The acquisition of SonicWall gives Dell a powerful set of products and services to compete with Cisco, Juniper and HP, says Chris Preimesberger
One could describe Dell as acquisition-crazy, and not be far off the mark. It has now captured two new companies in three weeks, and 13 in the last two years, if you’re keeping score.
That’s a lot of new-generation IT to uproot and move inside a company firewall. However, Dell has been doing this according to a system, and it is pretty picky about what it acquires. Michael Dell told eWEEK during a visit to Round Rock, Texas, last summer that his company, led by senior vice president of corporate strategy Dave Johnson, might look at up to 250 companies a year for possible acquisition and will settle on maybe seven or eight.
Of course, Dell’s competitors in the IT products and services business are doing the same thing. EMC, Oracle, Hewlett-Packard and IBM (well, not so much lately) have all gone through similar asset-collecting binges. In fact, EMC may have set a record of sorts in the 2006-2010 time span, with 34 companies added to its roster.
Hey big spender
The fact is, mammoth companies like these—even with all the research and development resources they already have in place—cannot keep up with every sector’s IT evolution. Innovation tends to happen elsewhere, and current standards now morph into something better so quickly that industry leaders have to buy ready-to-use IT and plug it into their existing catalogs.
This is what Dell did on March 13 in picking up SonicWall, a strong SMB-midrange play in the threat management software business. Oh, by the way, SMBs and midrangers are also where Dell is at its strongest.
Unified threat management (UTM) is a relatively new product/service category that includes firewall, intrusion prevention, virtual private network, data leak prevention, gateway antivirus, email security, Web security and application control. IDC estimated the UTM market to be worth about $2.4 billion (£1.53 billion) in 2011 and expects it to grow at a 13 percent CAGR (compounded annual growth rate) through 2015.
Terms of the SonicWall deal were not disclosed, but Wall Street’s Jefferies & Company estimated Dell paid between $1 billion (£640 million) and $1.5 billion (£960 million) in cash. That’s not a trivial check to write, even at today’s inflated rates.
For a billion bucks and change, what will San Jose, California-based SonicWall bring to Dell that it previously lacked? And does this pretty much do it for Dell and its data center networking security, or are there still some holes to fill?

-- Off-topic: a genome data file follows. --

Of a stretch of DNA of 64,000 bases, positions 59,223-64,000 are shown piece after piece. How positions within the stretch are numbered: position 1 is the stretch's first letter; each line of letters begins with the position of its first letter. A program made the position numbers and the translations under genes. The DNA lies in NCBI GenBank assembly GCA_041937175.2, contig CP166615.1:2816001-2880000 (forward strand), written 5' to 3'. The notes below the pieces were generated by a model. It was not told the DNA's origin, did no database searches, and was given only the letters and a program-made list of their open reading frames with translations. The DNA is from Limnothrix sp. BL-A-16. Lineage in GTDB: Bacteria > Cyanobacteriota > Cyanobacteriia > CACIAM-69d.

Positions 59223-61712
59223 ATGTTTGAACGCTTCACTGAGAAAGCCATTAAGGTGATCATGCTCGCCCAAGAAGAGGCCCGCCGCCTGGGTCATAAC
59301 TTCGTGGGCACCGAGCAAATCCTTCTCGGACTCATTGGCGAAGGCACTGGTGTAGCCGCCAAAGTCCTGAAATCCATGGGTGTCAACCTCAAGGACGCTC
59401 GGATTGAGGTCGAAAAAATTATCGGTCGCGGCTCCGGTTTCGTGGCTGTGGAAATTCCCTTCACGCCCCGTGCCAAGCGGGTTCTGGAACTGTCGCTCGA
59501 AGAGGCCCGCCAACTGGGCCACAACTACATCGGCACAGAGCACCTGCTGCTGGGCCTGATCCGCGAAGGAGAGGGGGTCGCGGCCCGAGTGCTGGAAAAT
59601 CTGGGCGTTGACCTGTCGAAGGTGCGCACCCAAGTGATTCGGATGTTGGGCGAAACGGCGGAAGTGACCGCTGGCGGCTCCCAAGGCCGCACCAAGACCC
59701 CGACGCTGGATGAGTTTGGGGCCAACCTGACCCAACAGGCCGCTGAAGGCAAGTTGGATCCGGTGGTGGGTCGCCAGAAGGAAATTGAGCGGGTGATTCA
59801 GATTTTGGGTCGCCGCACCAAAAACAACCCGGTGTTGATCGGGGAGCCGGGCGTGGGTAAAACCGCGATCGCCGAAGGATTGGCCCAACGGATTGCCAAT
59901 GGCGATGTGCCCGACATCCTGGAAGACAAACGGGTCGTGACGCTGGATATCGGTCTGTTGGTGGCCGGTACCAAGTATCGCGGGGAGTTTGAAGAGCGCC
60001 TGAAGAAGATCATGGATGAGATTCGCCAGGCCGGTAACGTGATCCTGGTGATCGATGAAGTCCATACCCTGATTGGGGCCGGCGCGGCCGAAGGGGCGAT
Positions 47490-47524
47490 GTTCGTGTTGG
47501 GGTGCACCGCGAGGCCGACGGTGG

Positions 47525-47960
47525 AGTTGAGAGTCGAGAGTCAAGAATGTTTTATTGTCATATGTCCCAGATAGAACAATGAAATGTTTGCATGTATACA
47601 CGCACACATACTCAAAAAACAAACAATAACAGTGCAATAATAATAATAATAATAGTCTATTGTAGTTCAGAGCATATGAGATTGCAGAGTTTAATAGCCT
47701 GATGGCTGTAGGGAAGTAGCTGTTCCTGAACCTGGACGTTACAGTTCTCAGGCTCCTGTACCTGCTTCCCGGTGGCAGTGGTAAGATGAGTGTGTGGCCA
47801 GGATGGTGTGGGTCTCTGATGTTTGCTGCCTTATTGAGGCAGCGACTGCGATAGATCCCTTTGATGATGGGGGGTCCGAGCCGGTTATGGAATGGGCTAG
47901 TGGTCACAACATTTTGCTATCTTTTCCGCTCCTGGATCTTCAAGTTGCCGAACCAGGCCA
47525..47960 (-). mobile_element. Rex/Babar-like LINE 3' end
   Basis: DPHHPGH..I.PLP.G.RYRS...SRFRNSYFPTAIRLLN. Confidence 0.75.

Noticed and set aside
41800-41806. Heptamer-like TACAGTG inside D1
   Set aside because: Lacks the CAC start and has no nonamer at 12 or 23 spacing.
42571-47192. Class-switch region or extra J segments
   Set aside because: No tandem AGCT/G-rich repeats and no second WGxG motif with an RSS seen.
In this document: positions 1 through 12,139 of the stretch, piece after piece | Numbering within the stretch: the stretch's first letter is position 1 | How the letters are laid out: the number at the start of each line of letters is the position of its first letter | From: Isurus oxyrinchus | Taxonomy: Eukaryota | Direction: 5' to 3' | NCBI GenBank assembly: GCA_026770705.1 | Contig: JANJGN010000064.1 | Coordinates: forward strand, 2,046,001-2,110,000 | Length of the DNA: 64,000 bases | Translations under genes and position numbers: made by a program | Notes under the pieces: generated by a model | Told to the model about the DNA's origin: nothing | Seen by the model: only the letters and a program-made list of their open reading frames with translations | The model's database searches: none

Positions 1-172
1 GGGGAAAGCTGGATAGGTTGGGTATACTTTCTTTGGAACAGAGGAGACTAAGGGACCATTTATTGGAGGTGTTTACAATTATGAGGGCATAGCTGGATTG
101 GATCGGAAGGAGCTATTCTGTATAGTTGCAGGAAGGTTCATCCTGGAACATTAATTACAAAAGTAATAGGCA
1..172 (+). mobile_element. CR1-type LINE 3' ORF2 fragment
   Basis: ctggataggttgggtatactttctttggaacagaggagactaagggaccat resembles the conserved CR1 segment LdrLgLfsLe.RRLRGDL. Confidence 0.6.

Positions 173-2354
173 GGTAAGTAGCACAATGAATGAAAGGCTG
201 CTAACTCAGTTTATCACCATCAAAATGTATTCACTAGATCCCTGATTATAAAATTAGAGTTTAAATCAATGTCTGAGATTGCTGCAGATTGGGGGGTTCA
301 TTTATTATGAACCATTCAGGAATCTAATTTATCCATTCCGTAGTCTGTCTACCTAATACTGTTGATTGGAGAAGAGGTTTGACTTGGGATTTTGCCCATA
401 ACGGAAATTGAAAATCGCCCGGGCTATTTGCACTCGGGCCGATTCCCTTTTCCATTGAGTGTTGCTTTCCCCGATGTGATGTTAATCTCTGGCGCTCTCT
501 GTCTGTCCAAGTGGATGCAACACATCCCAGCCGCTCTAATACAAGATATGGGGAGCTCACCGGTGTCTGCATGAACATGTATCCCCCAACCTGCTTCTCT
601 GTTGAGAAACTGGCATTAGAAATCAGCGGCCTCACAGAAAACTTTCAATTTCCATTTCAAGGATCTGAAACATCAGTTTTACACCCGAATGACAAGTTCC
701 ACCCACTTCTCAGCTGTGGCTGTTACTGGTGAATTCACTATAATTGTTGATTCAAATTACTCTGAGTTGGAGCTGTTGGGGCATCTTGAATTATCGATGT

“There are always holes to fill,” Forrester Research principal analyst of security and risk management John Kindervag told eWEEK. “This gives them a very powerful set of products and services to compete with Cisco Systems, Juniper Networks and HP in the enterprise switching and services business.”
“Prior to this they bought Force 10 (switching), Perot Systems (consulting) and SecureWorks (Managed Security Services). With the acquisition of SonicWall, they have a very fast gateway product that has both firewall and IPS features, which places it squarely in the Next Generation Firewall Market (NGFW). These types of multifunction gateways are foundational to future-state secure network design.”
Kindervag said SonicWall always made a good product but it had an image problem.
“It was perceived as a midmarket solution that didn’t resonate well with enterprise-sized organizations,” Kindervag said. “Dell has the marketing savvy and sales force to make SonicWall an enticing choice for a new level of buyers.”
“It also provides new competition for current NGFW leaders such as Palo Alto Networks and Check Point Software—which can only be a good thing, as increased competition should drive innovation.”
Dell on a Quest
Jefferies & Co. had an interesting take on the deal and, in fact, dropped a clue as to who might be Dell’s next acquisition target.
J&C wrote this on the strategic impact of the SonicWall deal: “We believe Dell will be able to leverage its distribution and customer relationships to sell more SonicWall product. We think this adds more tools to Dell’s cloud stack but that a more unified offering is unlikely before CY13.”
J&C also commented on the implications of the deal regarding Quest Software: “While the size and timing of the SonicWall deal reduces the odds that Dell will make a bid for QSFT, we note that SonicWall’s products do not overlap with Quest’s. We think Dell is likely taking a look at QSFT during the current 60-day shopping period and that the company would fit well with Dell strategically.”
Hmmm. Quest Software, eh? Sixty-day shopping period? Neither company can talk, of course. California-based Quest makes a lot of popular tools (TOAD, Foglight, NetVault and QuickConnect are the best-known) that Dell could use in its quest (pun intended) to help its customers move to private and hybrid cloud deployments.
There’s more where all this came from. Keep tuning in.
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